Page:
For Immediate Release: Tuesday, January 24, 2023, 10:00 a.m. U.S. Eastern Time
Media Contact: Kara Flynn, (202) 257-8424, email@example.com
Report and Board of Directors statement acknowledge contributions to racism and silence in the face of unjust uses of human genetics, as well as the organization’s pivots toward justice
ROCKVILLE, MD – The American Society of Human Genetics (ASHG) today apologized for the participation of some of its early leaders in the American eugenics movement, as well as the Society’s failure to consistently acknowledge and oppose harms and injustices tied to the field, including use of human genetics to feed racism, eugenics, and other systemic forms of discrimination. The Society also pledged to strengthen diversity, equity, and inclusion initiatives; better integrate equity principles in the study and use of human genetics in research and policy; and consistently oppose its unjust use.
The actions stem from a report, also released today, of the ASHG Facing Our History – Building an Equitable Future initiative. The 27-page report documents roles played, or support provided by early ASHG presidents and other leaders in eugenics programs and highlights times when the Society actively chose not to speak out when human genetics was used to advance racist ends. Finally, it highlights moments in recent decades when the field pivoted toward greater inclusion and equity.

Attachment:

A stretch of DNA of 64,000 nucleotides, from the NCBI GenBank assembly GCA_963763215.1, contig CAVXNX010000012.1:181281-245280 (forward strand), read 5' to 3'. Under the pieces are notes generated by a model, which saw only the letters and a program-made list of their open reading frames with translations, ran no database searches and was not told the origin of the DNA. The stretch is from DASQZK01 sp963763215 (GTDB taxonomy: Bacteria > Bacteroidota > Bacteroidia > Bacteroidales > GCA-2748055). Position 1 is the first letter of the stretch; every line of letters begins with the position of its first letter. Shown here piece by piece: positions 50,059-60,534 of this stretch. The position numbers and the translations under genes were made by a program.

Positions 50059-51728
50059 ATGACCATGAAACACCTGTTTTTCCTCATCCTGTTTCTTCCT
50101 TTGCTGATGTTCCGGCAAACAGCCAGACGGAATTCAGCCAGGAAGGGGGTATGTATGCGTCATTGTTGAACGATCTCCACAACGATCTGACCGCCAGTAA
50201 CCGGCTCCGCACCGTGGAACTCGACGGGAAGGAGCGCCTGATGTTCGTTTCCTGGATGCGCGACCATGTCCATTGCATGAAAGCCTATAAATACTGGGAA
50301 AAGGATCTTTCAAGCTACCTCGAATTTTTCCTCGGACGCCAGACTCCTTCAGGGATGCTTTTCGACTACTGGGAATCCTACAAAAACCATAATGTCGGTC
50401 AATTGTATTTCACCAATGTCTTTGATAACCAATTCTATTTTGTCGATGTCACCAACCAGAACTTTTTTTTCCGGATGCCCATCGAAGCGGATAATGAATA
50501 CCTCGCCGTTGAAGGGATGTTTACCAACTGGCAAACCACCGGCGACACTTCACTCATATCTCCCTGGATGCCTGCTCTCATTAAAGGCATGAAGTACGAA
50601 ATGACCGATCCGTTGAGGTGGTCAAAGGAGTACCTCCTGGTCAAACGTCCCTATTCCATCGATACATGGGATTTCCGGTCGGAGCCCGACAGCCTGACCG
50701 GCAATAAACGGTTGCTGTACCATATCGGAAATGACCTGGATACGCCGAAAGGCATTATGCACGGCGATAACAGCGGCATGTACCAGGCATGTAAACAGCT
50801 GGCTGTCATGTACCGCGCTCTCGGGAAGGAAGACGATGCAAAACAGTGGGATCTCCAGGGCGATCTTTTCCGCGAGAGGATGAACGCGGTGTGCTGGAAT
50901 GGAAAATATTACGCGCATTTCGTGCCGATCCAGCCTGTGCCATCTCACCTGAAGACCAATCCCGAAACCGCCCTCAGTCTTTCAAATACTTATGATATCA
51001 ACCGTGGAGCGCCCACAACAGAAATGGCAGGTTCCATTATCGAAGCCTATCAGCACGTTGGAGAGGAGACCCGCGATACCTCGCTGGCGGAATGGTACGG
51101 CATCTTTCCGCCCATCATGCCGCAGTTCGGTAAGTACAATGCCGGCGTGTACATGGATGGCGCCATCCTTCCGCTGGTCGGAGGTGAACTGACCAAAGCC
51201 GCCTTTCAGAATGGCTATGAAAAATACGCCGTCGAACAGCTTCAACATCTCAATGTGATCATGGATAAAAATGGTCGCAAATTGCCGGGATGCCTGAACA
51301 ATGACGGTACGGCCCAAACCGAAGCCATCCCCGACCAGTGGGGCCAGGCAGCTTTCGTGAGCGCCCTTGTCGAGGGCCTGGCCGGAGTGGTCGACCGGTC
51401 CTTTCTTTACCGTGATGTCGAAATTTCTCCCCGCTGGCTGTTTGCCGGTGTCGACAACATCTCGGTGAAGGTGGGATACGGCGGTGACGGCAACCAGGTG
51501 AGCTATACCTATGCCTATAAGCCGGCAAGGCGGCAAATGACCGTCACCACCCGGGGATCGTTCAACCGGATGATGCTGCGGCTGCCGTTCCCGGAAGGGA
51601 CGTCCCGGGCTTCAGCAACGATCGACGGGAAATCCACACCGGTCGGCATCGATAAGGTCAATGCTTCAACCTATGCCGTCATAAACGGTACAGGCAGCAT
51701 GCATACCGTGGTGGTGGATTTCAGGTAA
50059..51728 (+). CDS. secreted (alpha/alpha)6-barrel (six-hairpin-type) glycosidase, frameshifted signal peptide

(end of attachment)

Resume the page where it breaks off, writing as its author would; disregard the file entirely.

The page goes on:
As part of its vision to realize the benefits of human genetics and genomics research for people everywhere, the ASHG Board of Directors established diversity as a top strategic priority in 2018. Following the height of racial and social unrest in 2020, it charged the Society to add this review of its own history. The resulting Facing Our History-Building an Equitable Future initiative includes the report, which was informed by a 13-member Expert Panel of eminent human geneticists, historians, clinician-scientists, and social scientists, and equity scholars. The report process included an intensive research and environmental scan, four Expert Panel meetings, and a community dialogue.
In a statement issued with the report, the ASHG Board of Directors apologized and issued a set of near-term actions and a plan to promptly identify additional steps after securing additional input from the community. “ASHG acknowledges and apologizes for the participation of some ASHG founders, past presidents, and other leaders in promoting eugenic ideals that resulted in harms to people of minoritized groups,” the statement says. “The Board also apologizes for ASHG’s reticence and silence at times when it could have publicly refuted the misuse of genetics to feed discrimination and racism. [The Society]… decries that genetics has been used to advance systemic harms against people of many marginalized communities, including those based on ‘race’ and ancestry, religious affiliation, indigenous ancestry, LGBTQ+ identities, and ability.” The Society also called on the broader human genetics community to use the moment for greater reflection and action and reaffirmed the value of human genetics knowledge to serve all people.